Volcanic Hills Rosé 2012 ($16.90). This is 92% Gamay, 8% Pinot Noir. A lively and vibrant rosé, it has aromas and flavours of cherry and rhubarb. A touch of residual sugar gives it a juicy texture. 88.

Volcanic Hills Single Vineyard Gewürztraminer 2013 ($20.90).  The wine begins with a bouquet of rose water, spice, lychee and fresh peaches. The wine delivers flavours of lychee, grapefruit and ginger. The palate is rich, thanks to a touch of residual sugar very nicely balanced with refreshing acidity. 90.

Volcanic Hills Reserve Chardonnay 2011 ($24.90). This was fermented and aged six months in French oak. The oak flavours are quite subtle, contributing a buttery/toasty note without submerging the pineapple and lemon aromas and flavours. The wine was not put through malolactic fermentation and remains fresh and lively on the palate. 90.

Volcanic Hills Reserve Pinot Noir 2010 ($27.90). Aged 17 months in new French oak barrels, this wine begins with aromas of strawberry and mushroom. On the palate, there are toasty, earthy flavours, including strawberry and cherry. The wine has a silky texture. 90.

Volcanic Hills Merlot 2012 ($24.90). This is a big, ripe Merlot (14.2% alcohol) with aromas and flavours of black current, black cherry and vanilla. With its generous texture, the wine is drinking well now but it can also be cellared another four or five years. 90.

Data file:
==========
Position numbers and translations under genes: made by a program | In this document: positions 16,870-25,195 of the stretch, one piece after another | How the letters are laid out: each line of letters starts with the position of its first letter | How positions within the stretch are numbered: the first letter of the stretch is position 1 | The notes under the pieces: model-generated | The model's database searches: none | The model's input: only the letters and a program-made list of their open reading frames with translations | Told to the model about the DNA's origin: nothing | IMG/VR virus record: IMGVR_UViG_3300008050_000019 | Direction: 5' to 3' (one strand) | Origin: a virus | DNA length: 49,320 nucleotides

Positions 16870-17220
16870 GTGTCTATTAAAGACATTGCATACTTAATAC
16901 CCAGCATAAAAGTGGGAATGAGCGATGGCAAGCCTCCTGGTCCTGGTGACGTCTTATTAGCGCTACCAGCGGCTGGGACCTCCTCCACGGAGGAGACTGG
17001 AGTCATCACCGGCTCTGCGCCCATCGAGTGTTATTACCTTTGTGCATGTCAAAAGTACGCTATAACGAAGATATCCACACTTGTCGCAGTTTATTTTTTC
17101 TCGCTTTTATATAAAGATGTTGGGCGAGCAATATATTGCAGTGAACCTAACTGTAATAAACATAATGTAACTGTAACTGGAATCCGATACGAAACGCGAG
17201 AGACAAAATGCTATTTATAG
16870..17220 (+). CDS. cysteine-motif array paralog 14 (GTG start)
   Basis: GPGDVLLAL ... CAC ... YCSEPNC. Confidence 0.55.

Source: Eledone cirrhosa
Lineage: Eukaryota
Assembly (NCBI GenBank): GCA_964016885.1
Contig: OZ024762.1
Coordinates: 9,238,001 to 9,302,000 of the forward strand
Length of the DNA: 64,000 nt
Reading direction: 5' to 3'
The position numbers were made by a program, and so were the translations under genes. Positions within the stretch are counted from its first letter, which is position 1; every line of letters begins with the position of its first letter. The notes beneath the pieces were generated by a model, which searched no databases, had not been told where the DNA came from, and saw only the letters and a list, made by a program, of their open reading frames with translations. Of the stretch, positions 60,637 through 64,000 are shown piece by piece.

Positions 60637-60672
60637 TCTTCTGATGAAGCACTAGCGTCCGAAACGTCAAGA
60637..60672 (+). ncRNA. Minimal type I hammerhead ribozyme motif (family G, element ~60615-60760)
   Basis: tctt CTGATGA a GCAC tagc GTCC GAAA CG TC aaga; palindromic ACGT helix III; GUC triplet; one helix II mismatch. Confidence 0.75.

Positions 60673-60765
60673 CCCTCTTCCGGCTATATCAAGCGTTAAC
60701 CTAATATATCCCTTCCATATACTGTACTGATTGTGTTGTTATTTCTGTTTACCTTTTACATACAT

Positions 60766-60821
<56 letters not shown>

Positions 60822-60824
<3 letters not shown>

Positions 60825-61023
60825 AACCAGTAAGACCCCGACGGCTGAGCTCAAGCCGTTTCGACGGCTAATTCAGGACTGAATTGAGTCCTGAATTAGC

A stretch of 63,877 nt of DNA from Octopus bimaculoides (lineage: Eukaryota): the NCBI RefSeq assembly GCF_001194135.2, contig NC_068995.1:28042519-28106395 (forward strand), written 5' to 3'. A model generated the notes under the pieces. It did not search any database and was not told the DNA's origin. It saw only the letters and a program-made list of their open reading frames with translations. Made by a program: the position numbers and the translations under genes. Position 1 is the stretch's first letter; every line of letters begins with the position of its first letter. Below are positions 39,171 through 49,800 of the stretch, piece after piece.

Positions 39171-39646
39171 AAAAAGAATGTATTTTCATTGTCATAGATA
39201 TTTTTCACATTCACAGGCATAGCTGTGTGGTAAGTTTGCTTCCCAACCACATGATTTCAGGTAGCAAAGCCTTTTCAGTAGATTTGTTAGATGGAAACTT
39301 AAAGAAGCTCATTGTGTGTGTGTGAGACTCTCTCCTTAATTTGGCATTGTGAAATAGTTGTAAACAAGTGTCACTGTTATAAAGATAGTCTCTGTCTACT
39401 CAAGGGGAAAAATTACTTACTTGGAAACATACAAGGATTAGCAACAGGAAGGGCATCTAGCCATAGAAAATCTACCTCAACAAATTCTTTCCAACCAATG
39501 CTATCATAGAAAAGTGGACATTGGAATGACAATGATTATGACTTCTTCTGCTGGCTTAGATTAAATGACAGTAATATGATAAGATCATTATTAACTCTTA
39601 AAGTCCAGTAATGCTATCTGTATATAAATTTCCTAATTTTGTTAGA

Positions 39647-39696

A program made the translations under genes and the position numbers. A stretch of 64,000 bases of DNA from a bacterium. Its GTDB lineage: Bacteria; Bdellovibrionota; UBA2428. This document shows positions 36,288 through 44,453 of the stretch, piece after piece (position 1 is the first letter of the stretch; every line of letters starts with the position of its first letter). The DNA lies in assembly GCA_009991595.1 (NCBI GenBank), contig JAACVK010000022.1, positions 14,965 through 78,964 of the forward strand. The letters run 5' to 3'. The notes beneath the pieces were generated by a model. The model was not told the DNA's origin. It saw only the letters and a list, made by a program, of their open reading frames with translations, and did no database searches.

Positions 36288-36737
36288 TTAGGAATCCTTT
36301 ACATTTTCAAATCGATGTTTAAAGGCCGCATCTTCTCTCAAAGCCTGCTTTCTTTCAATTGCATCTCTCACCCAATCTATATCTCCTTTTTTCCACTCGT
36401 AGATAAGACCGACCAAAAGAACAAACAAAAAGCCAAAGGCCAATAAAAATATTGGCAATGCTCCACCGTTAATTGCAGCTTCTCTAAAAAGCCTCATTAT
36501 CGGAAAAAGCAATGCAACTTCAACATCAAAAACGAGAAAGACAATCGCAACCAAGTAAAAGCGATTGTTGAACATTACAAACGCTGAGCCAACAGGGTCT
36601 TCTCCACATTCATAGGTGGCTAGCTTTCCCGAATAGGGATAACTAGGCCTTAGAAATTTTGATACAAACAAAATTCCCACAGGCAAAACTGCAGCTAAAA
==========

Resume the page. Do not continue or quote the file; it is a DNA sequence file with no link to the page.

Volcanic Hills Syrah 2008 ($27.90). While Volcanic Hills has 65 acres of grapes in West Kelowna, the Syrah for this wine came from hotter terroirs in Oliver and Osoyoos. The wine was aged two years in barrel and one year in bottle before release. All that aging has given the wine a seamless texture. It has flavours of vanilla, cherry and blackberry with a pinch of white pepper on the finish. 91.

Volcanic Hills Lava 2012 ($19.90 but sold out). This wine addresses the clientele that prefer an off-dry red wine. It is a blend of 33% Zweigelt, 23% Pinot Noir, 21% Merlot, 16% Gamay and 7% Maréchal Foch, with a dosage of Icewine to add a touch of sweetness. This is a juicy, medium-bodied red with flavours of cherry and strawberry. 88.